5 million smart cards annually is impressive

Just a few months ago, many were amazed by card readers on public transport

Just a few months ago, many were amazed by card readers on public transport

Not so long ago, it seemed that we loved to complain about public transport, especially the inconvenience of ticket machines jamming. Now, we seem to have taken to efficient e-card tickets as if we’ve been using them our whole life.

Public transport inspectors are a common sight
Public transport inspectors are a common sight

Andrey Paplevka, the Deputy Director General of Minsktrans enterprise, notes that the automated fare system is easy to update, and that a differentiated payment system, based on distance covered, may soon be forthcoming. It would work by reading the point of entry and exit, charging fully at the start of the trip, but refunding sums to the e-card, as needed, at the end of the journey.

From early 2015, suburban routes have been trialling the equipment and software for such tariffs, although it’s still too early to speak of a launch date. One thing is clear: we’ll soon be obliged to use this innovation and shouldn’t be distrustful. Just remember how you felt on first receiving your e-ticket cards; now, we use them more than paper travel cards (4,800,000 paper travel cards were sold over 11 months in 2013, compared to 5,800,000 e-cards over the same period of 2014).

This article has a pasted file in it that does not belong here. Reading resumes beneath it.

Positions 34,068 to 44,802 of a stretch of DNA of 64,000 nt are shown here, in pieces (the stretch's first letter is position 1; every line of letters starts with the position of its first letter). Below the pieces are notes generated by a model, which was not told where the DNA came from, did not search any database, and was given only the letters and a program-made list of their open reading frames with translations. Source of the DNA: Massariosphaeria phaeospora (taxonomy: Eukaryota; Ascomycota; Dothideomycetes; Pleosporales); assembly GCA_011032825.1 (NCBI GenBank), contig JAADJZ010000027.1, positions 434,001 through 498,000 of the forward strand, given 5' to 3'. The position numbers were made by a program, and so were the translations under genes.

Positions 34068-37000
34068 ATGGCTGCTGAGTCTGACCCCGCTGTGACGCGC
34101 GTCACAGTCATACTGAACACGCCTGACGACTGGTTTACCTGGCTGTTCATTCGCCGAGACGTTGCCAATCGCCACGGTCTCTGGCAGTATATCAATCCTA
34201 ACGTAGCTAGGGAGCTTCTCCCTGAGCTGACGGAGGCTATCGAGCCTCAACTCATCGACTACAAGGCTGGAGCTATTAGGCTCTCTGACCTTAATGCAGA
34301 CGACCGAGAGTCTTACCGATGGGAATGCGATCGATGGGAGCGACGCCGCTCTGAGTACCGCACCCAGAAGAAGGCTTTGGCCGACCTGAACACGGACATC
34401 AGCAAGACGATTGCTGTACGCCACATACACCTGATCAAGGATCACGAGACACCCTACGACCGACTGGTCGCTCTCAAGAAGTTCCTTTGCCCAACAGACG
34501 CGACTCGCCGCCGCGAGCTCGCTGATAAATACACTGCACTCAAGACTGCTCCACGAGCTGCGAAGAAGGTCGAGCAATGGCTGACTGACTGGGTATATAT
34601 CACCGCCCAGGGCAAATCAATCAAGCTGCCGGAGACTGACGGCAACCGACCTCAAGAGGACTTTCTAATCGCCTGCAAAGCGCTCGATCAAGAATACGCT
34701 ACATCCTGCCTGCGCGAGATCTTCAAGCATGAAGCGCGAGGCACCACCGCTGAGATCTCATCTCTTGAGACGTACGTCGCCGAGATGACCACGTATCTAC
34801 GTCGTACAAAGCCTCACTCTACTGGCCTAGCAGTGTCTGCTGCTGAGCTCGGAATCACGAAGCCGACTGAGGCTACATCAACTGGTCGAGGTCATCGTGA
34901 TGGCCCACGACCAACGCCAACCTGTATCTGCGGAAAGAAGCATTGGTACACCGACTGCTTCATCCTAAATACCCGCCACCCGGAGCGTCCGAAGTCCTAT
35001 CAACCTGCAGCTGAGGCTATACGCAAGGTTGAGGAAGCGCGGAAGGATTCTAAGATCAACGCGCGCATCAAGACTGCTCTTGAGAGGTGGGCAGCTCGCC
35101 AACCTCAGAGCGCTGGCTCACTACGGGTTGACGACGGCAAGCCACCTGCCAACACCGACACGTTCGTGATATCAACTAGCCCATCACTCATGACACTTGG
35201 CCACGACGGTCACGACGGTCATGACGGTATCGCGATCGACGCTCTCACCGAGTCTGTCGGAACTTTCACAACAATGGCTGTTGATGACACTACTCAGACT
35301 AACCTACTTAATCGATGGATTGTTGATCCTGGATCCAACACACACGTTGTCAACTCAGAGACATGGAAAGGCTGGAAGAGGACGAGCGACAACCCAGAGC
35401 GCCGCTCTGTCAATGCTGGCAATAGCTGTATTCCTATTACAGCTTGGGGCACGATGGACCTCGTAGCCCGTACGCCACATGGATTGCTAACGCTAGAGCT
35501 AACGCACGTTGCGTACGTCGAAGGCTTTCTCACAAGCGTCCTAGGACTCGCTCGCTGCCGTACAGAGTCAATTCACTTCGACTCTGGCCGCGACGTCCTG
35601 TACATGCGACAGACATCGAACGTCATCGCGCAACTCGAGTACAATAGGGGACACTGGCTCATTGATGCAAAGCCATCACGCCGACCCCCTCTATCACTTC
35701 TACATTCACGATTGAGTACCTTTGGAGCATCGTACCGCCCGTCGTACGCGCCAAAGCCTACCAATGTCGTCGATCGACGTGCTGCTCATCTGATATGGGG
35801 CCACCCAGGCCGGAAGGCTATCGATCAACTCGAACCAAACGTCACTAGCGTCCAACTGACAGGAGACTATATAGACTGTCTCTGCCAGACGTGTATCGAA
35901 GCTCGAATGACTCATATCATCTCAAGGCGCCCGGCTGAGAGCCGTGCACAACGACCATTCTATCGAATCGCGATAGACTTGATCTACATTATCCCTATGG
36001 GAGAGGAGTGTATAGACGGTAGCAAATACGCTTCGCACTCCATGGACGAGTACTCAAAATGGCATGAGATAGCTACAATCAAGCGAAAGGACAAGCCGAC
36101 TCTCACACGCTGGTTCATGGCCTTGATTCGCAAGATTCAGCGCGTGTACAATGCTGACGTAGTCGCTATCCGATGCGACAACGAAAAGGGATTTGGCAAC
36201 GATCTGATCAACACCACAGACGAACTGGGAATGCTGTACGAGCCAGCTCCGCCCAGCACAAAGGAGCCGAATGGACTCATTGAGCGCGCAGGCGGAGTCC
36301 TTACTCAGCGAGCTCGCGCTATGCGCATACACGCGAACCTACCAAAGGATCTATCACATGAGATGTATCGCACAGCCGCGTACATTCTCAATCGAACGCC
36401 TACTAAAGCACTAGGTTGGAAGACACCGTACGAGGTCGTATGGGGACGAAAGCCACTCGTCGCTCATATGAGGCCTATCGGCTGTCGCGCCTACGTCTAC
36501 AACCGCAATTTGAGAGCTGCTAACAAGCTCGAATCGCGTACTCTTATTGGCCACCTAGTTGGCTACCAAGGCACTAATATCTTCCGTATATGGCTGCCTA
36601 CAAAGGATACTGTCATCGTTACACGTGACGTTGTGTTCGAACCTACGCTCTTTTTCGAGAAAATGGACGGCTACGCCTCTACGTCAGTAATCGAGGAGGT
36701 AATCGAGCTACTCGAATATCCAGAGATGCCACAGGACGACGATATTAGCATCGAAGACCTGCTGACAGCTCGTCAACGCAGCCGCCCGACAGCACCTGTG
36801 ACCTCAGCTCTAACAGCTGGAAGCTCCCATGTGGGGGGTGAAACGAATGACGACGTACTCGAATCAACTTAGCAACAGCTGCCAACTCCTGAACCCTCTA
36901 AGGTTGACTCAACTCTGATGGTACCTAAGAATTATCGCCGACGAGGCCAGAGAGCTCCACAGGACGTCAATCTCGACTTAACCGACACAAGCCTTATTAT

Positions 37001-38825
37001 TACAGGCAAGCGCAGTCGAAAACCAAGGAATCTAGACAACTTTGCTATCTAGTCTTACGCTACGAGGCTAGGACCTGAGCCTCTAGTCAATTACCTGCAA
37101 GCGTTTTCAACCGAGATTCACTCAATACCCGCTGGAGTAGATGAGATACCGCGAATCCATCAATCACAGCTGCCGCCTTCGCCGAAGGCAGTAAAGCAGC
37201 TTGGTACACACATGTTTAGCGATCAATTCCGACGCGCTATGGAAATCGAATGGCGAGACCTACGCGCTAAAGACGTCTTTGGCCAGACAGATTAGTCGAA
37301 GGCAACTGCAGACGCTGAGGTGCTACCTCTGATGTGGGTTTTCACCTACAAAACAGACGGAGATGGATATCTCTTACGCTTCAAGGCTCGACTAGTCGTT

Electronic travel cards eliminate the need for paper printing costs and ticket inspectors (many now work in ‘control’). In fact, there were just over 100 inspectors, while their current number reaches 400, checking routes — over 300 — each day, in two shifts.

Speaking of advantages, flexibility should be noted. “At present, we have over 200 types of card: monthly, for ten days, single trips, as well as those for one, two or all types of public transport, plus express routes and urban electric trains — in all possible combinations,” explains Mr. Paplevka. There are 330 kiosks in Minsk, allowing passengers to buy cards and refill their balance. The system also gives an objective picture of passenger flow: which routes are more or less popular and at which times. When all transport innovations are fully ‘polished’, routes will be corrected to reflect passengers’ needs. We expect more such innovations this year.

By Natalia Vladimirova
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